DOWN SOUTH" was Doc Watson's idea, and a downright good one at that. Watson clearly wanted to bring his music full circle on this recording, to celebrate the traditional songs, musicians and tunesmiths who first inspired him. So, along with son Merle (who produced the album), he drew up a list of his favorites -- such songs as "Cotton Eyed Joe," "Hesitation Blues" and "Solid Gone" were at the top of it; so were songwriters Mississippi John Hurt and A.P. Carter. The rest, judging from the album, came naturally.
Although there's ample evidence of Doc Watson's flatpicking guitar virtuosity and Merle's nimble fingerpicking on "Down South," that alone would hardly set this album apart from several others. Even the relaxed and seemingly innate relationship of the Watsons and their session mates -- fiddler Sam Bush and bassists T. Michael Coleman and Buddy Davis -- is to be expected. No, it's the felicitous arrangements and the unmistakable affection the Watsons pour into these songs that really make "Down South" something special.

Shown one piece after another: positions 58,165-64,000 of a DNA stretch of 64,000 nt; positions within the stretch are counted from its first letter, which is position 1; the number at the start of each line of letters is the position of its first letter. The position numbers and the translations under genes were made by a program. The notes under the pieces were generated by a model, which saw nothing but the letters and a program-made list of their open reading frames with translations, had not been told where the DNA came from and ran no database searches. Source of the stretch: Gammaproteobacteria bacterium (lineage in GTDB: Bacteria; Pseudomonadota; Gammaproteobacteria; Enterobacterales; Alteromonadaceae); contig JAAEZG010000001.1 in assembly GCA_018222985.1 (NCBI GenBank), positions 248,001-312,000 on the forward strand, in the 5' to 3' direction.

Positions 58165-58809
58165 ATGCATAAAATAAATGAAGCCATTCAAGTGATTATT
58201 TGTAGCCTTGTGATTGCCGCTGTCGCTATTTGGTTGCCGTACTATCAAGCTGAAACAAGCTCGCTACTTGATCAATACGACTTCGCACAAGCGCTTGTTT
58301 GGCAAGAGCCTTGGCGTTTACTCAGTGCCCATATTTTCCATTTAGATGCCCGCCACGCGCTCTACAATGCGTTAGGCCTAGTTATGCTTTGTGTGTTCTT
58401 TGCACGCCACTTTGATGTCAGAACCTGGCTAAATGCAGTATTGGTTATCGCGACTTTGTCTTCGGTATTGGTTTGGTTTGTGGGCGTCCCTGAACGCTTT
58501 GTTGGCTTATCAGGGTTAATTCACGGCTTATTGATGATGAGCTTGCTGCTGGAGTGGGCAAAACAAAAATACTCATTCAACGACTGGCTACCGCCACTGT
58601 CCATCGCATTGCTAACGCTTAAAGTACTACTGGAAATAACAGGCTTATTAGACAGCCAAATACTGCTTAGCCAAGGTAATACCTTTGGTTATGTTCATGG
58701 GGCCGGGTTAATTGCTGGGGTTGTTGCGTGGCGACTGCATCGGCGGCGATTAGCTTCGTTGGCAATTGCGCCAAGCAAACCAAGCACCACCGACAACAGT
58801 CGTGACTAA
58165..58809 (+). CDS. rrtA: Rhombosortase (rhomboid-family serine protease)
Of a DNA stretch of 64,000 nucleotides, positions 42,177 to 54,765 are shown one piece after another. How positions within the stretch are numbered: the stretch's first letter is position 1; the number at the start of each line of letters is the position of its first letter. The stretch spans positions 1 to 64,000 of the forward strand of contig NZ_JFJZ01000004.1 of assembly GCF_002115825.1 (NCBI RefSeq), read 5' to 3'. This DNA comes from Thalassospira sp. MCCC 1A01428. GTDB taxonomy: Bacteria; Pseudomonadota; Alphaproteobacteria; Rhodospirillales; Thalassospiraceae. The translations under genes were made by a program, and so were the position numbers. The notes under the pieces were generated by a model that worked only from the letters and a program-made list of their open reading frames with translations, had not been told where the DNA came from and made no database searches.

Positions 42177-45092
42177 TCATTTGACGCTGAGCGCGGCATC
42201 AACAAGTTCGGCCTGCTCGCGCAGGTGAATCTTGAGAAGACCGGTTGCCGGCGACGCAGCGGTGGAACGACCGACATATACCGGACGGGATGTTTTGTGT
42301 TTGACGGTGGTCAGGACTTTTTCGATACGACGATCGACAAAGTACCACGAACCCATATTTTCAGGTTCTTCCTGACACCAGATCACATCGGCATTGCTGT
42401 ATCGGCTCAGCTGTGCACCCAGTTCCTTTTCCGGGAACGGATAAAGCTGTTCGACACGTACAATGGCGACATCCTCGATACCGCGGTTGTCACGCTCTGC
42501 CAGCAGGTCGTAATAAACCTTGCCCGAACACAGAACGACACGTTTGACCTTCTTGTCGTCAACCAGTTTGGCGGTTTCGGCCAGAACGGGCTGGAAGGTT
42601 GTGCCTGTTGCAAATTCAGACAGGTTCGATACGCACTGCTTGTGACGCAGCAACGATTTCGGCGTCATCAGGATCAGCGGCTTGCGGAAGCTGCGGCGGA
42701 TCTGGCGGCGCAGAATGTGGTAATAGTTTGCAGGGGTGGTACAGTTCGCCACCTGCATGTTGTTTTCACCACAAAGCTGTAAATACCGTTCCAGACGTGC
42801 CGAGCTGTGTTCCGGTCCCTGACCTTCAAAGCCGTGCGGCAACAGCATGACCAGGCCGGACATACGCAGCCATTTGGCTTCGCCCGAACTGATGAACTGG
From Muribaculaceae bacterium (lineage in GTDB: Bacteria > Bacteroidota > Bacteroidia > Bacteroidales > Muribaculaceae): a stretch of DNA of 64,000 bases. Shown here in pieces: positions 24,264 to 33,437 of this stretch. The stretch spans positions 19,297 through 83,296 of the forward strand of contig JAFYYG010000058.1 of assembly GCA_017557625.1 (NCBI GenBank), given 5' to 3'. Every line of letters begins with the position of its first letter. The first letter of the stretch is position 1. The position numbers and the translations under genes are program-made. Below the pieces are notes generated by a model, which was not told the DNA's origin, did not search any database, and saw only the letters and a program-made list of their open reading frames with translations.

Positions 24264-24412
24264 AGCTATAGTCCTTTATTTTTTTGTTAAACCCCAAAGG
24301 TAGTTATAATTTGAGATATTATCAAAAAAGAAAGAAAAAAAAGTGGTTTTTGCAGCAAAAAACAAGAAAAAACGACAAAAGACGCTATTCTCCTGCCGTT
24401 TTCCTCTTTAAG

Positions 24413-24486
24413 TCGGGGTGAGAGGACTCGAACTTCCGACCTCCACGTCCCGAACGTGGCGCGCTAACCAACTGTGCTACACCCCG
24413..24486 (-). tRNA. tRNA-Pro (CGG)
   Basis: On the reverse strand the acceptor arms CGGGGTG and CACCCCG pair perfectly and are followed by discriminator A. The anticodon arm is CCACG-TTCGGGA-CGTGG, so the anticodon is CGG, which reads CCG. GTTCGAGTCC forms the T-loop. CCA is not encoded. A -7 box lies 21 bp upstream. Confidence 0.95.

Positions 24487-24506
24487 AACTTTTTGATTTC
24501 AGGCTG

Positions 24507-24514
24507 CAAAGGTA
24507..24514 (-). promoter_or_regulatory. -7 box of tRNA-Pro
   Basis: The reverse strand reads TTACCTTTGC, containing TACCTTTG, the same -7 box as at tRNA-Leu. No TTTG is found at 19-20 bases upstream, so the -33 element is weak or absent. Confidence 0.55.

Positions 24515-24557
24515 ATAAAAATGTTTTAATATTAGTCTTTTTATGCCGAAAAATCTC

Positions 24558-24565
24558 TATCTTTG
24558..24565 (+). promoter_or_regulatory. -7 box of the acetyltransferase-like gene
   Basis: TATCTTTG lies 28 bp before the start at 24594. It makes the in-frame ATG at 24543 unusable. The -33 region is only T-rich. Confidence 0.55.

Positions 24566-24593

Choosing highlights from an album as consistent as this one isn't easy, but the buoyant "Slidin' Delta," the mournful "Coal Miner's Blues" and Doc's moving a cappella version of "What a Friend We Have in Jesus" outline the emotional range of this heartfelt music. In each case, the circle remains unbroken.
DOC & MERLE WATSON -- "Down South" (Sugar Hill 3742); appearing Friday at 8 at The Barns of Wolf Trap.